Marriage problems are not usually marriage problems–they are character issues. If you take up offenses, you will probably do it at work, in your marriage, at your church. Do you see a marriage counselor for it? You could, but you’d do better to deal with your offendable heart. Most issues that come up in a marriage can be dealt with by surrendering more fully to the Lordship of Christ and asking the Holy Spirit to work His character in you.
Marriage is not for eternity. It is what God has provide for our time on this earth–for relationship, intimacy, and the procreation of the race. No more procreation in the new earth, the Bridegroom of us all is Jesus, and the honeymoon lasts for ever.
That doesn’t mean that we don’t work on our marriage, but the way we do it is important. It is seldom a specifically marriage problem. Almost always it relates to an issue God is putting focus on so we can grow up in God. This helps us not to say, “If he would only pick up his clothes,” or “If she would only quit nagging…” Instead, we can say, “What can I be working on because of this conflict? Where do I need to change?” You probably don’t need a marriage counselor. You more likely need a change in your attitude or behavior.
Does this belittle the importance of marriage? No. It was the first institution created. It answered to Adam’s loneliness. It brought two very different people together–a man and a woman. “And God blessed them. And God said to them, “Be fruitful and multiply and fill the earth and subdue it, and have dominion…” (Genesis 1:28). Marriage is God’s provision for our days upon this earth.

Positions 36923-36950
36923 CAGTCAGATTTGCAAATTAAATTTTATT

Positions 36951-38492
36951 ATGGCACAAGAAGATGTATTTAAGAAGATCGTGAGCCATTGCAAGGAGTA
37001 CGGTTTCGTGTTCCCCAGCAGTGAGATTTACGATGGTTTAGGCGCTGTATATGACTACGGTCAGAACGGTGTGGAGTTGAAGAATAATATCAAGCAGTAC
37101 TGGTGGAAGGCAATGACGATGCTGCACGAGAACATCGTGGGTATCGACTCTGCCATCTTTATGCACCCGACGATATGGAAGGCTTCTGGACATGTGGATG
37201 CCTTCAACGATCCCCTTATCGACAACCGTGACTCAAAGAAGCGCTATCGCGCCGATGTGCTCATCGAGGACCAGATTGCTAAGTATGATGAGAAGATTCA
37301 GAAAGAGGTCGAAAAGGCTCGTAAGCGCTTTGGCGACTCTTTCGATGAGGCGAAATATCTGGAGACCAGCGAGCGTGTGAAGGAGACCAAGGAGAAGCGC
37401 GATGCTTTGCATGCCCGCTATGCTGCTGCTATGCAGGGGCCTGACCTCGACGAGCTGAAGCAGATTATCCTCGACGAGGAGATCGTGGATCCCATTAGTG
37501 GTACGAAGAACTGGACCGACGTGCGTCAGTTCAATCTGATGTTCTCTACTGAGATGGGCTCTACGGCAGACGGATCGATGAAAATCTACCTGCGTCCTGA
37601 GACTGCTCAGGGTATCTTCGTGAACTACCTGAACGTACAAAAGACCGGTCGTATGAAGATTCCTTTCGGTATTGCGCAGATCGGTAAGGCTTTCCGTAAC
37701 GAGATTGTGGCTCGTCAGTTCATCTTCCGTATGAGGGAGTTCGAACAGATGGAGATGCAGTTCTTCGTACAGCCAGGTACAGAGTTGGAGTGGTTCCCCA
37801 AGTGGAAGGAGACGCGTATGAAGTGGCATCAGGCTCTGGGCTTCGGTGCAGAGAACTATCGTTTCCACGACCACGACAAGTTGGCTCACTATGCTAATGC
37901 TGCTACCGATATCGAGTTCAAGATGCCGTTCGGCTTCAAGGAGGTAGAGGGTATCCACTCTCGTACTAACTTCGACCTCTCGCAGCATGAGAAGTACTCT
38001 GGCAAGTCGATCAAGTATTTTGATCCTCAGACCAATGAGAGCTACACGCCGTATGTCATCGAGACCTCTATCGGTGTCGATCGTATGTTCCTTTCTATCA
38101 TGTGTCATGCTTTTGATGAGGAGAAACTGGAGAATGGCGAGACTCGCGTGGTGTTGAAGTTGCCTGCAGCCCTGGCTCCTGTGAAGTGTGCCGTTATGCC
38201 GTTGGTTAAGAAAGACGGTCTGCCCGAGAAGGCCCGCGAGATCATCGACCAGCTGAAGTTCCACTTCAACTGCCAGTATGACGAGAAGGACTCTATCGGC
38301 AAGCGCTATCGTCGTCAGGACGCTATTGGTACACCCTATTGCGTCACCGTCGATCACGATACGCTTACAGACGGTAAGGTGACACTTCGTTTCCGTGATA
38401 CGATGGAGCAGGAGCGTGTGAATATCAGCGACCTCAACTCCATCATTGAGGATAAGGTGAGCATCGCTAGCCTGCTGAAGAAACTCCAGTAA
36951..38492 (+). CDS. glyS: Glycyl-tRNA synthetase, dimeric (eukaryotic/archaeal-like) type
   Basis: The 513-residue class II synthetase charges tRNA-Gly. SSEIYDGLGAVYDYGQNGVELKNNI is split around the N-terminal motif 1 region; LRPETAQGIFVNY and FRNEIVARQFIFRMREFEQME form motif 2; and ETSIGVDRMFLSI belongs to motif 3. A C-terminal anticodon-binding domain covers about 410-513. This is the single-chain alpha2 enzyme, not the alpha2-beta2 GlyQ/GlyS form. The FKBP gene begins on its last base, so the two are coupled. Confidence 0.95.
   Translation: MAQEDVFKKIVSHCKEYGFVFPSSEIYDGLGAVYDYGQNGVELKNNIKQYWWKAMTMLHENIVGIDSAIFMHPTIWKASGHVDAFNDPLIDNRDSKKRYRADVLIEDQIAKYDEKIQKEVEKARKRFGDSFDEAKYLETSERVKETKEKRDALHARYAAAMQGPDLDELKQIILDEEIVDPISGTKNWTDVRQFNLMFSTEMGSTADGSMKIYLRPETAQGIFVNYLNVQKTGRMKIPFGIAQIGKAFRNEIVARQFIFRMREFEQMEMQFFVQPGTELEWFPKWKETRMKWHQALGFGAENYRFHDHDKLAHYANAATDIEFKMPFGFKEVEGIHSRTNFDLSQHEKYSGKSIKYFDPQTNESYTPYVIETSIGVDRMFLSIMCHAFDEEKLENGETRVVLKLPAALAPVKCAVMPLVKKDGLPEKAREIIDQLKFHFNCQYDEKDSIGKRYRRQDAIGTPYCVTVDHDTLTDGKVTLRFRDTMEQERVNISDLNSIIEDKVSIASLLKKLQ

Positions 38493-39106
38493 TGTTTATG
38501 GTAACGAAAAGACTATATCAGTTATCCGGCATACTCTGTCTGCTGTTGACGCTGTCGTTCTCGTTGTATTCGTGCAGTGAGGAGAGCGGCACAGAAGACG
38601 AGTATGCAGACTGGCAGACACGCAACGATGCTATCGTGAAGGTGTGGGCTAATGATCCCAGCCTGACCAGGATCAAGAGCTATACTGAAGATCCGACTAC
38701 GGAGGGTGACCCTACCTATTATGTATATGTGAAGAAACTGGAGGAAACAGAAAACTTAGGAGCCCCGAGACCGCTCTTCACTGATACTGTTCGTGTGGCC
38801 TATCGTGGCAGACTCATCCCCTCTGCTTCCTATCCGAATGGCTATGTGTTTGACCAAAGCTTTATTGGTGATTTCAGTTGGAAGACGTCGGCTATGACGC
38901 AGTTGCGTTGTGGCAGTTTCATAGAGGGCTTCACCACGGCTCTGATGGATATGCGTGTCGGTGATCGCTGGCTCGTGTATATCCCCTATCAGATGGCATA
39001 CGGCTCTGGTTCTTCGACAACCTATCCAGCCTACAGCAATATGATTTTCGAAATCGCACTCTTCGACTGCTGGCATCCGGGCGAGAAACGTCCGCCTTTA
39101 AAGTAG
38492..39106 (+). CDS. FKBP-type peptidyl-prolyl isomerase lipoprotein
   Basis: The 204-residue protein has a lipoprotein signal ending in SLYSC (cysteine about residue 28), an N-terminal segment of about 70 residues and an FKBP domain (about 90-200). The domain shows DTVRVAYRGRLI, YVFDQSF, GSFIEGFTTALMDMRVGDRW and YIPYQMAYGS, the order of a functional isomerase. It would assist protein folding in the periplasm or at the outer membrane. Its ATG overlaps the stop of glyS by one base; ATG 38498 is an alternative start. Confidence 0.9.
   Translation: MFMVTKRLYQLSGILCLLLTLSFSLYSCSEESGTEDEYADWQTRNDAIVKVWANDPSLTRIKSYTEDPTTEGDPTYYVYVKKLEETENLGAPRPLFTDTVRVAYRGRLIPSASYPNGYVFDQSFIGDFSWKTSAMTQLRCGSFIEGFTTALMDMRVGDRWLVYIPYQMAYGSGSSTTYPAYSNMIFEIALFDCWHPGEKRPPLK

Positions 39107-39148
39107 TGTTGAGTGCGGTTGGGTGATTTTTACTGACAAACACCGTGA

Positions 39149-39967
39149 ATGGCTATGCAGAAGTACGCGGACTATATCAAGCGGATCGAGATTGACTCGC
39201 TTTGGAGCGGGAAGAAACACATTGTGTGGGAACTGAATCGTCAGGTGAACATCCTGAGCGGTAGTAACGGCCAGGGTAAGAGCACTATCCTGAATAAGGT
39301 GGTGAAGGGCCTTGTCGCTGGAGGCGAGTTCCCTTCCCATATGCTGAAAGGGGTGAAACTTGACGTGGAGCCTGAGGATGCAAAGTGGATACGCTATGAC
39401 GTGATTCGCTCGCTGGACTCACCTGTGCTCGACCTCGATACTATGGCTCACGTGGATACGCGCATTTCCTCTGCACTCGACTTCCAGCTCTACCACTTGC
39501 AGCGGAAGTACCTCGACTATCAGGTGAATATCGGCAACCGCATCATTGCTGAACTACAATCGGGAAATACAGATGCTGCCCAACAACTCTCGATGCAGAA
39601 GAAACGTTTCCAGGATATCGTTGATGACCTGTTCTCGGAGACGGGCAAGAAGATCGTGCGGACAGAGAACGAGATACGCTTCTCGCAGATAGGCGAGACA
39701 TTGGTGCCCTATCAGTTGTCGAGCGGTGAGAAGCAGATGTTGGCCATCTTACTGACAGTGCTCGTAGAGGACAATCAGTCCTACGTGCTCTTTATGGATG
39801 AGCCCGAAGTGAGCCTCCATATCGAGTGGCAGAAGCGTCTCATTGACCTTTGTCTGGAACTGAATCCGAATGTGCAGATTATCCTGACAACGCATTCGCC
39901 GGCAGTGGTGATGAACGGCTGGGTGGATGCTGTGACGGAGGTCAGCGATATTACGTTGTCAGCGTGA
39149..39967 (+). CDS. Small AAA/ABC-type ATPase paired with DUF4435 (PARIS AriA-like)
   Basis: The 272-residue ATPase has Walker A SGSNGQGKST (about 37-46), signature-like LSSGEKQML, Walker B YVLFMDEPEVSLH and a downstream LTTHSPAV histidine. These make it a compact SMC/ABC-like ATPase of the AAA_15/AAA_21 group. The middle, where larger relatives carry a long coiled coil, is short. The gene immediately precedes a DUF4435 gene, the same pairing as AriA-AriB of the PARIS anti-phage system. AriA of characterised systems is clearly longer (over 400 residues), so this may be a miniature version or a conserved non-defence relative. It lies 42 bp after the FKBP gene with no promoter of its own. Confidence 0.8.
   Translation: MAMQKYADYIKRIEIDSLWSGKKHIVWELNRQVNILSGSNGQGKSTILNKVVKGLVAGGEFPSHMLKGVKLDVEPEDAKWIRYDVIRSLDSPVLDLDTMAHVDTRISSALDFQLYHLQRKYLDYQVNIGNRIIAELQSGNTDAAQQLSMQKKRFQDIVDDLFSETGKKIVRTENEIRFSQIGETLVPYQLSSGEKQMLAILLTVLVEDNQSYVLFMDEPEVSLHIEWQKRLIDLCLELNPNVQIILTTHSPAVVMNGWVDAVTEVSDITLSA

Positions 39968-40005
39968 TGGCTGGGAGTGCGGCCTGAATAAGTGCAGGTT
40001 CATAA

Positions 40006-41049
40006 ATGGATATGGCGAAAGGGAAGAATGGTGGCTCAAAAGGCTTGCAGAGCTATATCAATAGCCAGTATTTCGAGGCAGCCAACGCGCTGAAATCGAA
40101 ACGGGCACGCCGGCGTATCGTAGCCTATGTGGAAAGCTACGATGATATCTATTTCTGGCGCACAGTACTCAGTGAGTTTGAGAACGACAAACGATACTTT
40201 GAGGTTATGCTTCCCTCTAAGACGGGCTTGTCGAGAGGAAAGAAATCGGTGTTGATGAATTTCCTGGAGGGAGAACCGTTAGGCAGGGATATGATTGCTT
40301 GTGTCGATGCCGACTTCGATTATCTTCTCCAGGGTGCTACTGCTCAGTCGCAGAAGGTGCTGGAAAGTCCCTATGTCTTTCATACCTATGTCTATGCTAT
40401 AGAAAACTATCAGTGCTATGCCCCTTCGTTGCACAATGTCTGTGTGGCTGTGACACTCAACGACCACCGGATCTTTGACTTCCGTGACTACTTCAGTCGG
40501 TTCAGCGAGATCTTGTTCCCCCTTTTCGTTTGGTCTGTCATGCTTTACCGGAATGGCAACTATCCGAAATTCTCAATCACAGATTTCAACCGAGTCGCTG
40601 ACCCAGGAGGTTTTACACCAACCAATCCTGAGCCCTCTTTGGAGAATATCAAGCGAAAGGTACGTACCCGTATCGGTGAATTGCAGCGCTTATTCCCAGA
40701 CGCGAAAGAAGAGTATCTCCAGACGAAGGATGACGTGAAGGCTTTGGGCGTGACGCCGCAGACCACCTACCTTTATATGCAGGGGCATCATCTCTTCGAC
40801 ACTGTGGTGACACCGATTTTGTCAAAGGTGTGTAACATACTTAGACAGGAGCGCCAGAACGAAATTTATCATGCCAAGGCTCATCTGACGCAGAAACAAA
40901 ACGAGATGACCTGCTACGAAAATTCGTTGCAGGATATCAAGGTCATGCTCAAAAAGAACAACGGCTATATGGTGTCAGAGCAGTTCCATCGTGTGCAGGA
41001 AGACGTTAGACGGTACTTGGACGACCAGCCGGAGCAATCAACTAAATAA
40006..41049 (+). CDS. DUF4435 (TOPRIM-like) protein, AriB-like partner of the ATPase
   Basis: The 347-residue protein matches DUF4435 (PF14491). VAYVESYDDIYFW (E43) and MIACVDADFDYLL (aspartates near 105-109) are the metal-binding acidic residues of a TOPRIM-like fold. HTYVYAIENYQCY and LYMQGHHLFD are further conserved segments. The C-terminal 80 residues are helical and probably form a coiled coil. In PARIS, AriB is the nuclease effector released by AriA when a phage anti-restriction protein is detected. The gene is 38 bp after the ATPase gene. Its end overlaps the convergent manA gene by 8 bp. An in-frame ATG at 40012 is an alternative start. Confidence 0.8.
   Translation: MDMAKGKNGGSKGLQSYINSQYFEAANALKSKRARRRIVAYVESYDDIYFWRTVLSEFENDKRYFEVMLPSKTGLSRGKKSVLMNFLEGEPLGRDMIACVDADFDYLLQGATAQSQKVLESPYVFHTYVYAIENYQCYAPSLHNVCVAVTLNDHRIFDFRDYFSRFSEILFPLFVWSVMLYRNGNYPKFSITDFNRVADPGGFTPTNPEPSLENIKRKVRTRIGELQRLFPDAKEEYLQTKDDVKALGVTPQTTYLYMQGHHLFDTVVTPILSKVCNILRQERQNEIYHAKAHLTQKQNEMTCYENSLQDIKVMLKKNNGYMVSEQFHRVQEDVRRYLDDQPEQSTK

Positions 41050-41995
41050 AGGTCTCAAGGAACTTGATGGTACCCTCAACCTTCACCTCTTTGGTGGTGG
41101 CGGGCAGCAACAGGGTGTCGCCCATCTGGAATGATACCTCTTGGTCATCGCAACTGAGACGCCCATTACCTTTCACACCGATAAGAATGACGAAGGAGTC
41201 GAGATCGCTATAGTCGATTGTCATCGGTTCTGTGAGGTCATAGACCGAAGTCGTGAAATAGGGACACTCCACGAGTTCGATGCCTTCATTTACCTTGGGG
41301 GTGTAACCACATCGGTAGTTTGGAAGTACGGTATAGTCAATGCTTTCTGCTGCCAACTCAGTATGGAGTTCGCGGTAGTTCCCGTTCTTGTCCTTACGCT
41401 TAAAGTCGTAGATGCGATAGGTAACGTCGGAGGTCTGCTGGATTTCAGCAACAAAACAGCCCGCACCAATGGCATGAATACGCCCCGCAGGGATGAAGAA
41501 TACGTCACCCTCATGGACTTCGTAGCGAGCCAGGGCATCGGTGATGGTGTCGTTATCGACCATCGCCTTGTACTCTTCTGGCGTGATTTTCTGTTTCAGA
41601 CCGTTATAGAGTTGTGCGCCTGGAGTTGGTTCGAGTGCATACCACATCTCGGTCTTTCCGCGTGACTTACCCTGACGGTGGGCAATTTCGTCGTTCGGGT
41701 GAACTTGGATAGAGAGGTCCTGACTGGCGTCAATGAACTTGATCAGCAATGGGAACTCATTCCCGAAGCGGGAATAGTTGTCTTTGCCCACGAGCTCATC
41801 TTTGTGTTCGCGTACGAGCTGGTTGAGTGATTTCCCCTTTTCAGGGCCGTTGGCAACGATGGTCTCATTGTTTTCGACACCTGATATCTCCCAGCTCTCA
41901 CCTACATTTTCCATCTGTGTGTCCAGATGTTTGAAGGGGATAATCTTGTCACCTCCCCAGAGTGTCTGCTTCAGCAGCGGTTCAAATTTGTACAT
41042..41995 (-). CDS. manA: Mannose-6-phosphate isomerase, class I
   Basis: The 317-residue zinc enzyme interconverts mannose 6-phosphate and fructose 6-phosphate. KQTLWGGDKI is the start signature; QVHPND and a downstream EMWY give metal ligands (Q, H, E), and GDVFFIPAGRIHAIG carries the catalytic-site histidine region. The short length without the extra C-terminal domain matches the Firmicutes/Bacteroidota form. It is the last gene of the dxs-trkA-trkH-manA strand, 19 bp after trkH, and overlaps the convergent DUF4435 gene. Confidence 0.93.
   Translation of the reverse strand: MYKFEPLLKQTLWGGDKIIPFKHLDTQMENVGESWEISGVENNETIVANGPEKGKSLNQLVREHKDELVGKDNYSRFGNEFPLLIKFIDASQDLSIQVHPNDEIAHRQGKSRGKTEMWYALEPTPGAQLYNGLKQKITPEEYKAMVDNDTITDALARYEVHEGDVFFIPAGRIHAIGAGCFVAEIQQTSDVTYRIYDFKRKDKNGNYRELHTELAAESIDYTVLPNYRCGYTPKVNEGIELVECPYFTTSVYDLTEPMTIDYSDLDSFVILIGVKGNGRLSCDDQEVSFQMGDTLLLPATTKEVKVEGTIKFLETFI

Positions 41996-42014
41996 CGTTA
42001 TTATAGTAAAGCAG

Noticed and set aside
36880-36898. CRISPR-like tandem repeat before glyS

Understanding this temporal relationship could head off some divorces: “I can’t live with this woman. She is driving me crazy.” Okay, change how respond to her. Learn to forgive. Reconstruct a thankful heart. Like the plaque says, “People aren’t thankful because they are happy. They are happy because they are thankful.”Your issue is probably not related to your marriage; it is related to you. The one constant in all your problems, whether at work or in your marriage–is you. There you are again.
We need to normalize conflict. We are not surprised when the world or a spouse does not treat us like we’re a superstar. A guy comes home and complains about an overbearing boss. Surprise! Is that a work-related problem? No, it is a life-related problem. This guy needs to learn how to live with people he doesn’t like. Peter would tell him that it is an issue of submission, not something he takes to human resources. An attitude needs to change in him, not his boss. Problems are gifts from God to help us develop character, whether on the job or in a marriage. We are training for the new earth.
And just so you know–how we live here impacts how we will live in eternity. There is something called rewards. It gives us incentives to change, to learn how to live above offense, to develop a good forgiver, to practice the art of thanking rather than nagging. Character is worth going after!